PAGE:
Which brings me back to the basement: the Belly of the Grief Beast. My own personal Fire Swamp. Even though I got here technically by “running away again,” I knew that this time, leaving was not going to be enough. So I came here intending to take the summer off from all the things I’d normally do to distract myself from the pain of losing my mother. What I didn’t realize was that there were far many more of those things than I even realized, and that I couldn’t do any of them even if I wanted to. Aside from the obvious distractions like work, parties, committees, boys, booze, opiates, clubs, sports – I suddenly found myself with no kitchen, where I have always sought comfort – traveling, through food, to other worlds (i.e. away from my own) without ever leaving the house. No internet, where I might spend vast, empty hours of time-suckage on Facebook or numbing out to teen vampire marathons on Netflix. No bathtub, where I’d surely be spending evenings luxuriating with books and wine and the occasional inappropriate jet usage. There’s no shopping nearby, and friends here are few and far between. (In my experience, friends typically don’t handle your grief well, anyway. They liked you the way you were, and you’re not that way anymore. It’s inconvenient for them, the fact that your entire world has caved in on you.) So I don’t see much of anyone at all. I stopped playing roller derby. Although I still skate often, I skate alone. I eat alone. I walk alone. I go to the beach alone, if I go at all. I even stopped sexting with the adorable, too-young boy – not because it wasn’t tons of fun, but because it was. I am going THROUGH it, goddammit, not around. I am in self-imposed exile in some dude’s basement with the looming specter of my dead mother and the heads of a dozen murdered animals to remind me why I’m here and what I need to do. Which is cry. Cry so hard that I choke on my own sobs and fight for breath through a gullet near-strangled by the sadness. Rage. Rest. Talk to people who are not there anymore. Forgive them. Forgive God. Forgive myself.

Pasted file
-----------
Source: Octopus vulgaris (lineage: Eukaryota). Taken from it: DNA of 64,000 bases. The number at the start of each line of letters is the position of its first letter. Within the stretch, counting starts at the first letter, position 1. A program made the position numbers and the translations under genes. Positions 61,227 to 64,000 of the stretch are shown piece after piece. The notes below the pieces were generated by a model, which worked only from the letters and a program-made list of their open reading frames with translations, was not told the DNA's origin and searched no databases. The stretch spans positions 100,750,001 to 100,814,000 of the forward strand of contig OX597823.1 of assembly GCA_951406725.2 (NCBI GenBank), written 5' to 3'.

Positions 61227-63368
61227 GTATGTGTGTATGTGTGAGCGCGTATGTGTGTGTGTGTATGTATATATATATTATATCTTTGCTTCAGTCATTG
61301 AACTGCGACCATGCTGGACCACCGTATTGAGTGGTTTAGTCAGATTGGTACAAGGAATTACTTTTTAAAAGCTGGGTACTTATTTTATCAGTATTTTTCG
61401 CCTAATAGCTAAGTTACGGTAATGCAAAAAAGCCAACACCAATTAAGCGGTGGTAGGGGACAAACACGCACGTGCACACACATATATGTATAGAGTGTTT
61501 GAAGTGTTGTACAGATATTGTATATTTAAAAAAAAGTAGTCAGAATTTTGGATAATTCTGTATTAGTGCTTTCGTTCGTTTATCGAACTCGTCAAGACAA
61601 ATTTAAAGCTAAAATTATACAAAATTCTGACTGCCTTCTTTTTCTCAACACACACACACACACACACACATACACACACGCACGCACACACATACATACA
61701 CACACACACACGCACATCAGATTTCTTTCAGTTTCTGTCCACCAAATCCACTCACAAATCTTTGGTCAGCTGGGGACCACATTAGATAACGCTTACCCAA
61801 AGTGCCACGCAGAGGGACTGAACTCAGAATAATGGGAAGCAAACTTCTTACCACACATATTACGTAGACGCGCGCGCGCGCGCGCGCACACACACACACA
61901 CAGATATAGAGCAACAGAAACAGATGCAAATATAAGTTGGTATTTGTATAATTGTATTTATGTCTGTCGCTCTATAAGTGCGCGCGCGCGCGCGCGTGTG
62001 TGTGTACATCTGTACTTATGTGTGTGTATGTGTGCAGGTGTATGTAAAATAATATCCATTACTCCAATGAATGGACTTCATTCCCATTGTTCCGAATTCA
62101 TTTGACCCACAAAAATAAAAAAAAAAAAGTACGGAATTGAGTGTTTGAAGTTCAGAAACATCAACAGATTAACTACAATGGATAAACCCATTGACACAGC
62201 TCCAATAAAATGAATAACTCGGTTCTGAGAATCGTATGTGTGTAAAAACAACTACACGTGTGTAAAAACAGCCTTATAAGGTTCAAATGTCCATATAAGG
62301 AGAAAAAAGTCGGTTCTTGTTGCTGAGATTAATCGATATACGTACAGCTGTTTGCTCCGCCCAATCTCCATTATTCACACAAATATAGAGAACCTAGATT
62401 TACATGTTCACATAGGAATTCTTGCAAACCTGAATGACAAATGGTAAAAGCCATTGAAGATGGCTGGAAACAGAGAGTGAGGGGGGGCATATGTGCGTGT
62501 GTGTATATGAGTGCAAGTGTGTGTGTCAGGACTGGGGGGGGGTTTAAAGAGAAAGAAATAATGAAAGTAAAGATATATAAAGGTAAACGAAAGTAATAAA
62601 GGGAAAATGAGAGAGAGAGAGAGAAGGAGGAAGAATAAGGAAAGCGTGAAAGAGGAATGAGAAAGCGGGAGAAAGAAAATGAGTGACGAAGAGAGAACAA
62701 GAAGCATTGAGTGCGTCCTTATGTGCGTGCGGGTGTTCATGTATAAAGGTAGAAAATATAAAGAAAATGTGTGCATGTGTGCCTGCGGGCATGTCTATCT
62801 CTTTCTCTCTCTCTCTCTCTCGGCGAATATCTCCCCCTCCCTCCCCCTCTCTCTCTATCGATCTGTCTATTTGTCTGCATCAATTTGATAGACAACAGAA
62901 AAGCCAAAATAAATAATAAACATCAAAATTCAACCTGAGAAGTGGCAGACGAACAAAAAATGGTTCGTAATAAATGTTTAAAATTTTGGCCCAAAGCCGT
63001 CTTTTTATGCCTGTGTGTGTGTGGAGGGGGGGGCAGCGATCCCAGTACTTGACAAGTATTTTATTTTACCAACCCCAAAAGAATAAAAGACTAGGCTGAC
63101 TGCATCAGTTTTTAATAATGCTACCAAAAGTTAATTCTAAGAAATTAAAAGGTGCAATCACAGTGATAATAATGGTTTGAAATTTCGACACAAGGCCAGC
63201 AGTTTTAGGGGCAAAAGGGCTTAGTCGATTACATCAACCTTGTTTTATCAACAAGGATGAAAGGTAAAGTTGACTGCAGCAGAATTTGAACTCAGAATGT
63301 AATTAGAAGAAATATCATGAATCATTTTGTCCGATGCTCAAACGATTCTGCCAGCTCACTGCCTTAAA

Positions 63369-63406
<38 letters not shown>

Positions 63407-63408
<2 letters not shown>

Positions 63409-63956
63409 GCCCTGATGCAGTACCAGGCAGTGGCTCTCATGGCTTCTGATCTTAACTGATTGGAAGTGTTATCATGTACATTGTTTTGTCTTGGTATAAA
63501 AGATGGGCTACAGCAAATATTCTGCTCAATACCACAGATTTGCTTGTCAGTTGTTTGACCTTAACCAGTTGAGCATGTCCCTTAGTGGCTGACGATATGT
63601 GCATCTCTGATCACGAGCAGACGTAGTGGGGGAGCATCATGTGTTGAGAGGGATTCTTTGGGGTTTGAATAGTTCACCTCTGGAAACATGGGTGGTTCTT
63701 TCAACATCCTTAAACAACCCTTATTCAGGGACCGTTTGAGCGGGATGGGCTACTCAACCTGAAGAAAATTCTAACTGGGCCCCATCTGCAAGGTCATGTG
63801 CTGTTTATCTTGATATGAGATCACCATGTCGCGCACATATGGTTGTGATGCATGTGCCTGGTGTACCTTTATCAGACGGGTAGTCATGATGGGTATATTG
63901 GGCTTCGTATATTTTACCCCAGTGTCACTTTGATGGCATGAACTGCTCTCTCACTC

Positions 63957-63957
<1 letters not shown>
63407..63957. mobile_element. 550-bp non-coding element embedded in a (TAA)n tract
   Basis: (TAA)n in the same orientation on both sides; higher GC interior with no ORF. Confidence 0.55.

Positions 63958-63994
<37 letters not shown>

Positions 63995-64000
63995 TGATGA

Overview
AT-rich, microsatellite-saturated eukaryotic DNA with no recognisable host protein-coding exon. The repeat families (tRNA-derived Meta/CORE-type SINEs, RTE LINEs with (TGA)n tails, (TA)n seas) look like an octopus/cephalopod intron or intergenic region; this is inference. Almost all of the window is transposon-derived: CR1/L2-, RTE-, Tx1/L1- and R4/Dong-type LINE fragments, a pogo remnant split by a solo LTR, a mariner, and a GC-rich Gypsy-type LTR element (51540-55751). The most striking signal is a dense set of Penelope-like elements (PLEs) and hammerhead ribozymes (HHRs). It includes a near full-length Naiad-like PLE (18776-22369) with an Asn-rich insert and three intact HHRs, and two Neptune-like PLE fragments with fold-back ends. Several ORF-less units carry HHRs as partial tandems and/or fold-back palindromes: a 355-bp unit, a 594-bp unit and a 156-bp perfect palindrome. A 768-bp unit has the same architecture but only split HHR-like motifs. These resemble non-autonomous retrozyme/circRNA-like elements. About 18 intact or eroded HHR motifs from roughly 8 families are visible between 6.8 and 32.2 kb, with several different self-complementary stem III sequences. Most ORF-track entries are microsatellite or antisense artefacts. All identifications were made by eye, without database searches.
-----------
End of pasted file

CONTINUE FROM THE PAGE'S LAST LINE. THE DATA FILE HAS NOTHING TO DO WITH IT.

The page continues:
Through it. Not around.
Next month I will move to another beautiful home in another beautiful town where I will know no one. I will start over as I always do. And while I like to think that This Time will be different because I’ve forced myself to feel the pain fully, I don’t know that it will. While I like to imagine that the unbearable darkness of the Basement Days will ready me for a life better lived in the light, I don’t know that it will. While I like to dream that this experience will finally turn me into someone who believes that the things that don’t kill you make you stronger instead of someone who believes that those things chip away at you little by little until there’s almost nothing left, I don’t know that it will. But I do know that when I leave here, the worst will be behind me, and that I will have survived it, again. I will cook and skate and see friends and laugh and shop and watch movies and mastur-bathe because those things should be for the living, not just for avoiding the dead. I will try my hardest to stay in one place, no matter what happens – because I will know that running doesn’t fix it.
Through it, not around. And from now on, not away.
Wish me luck.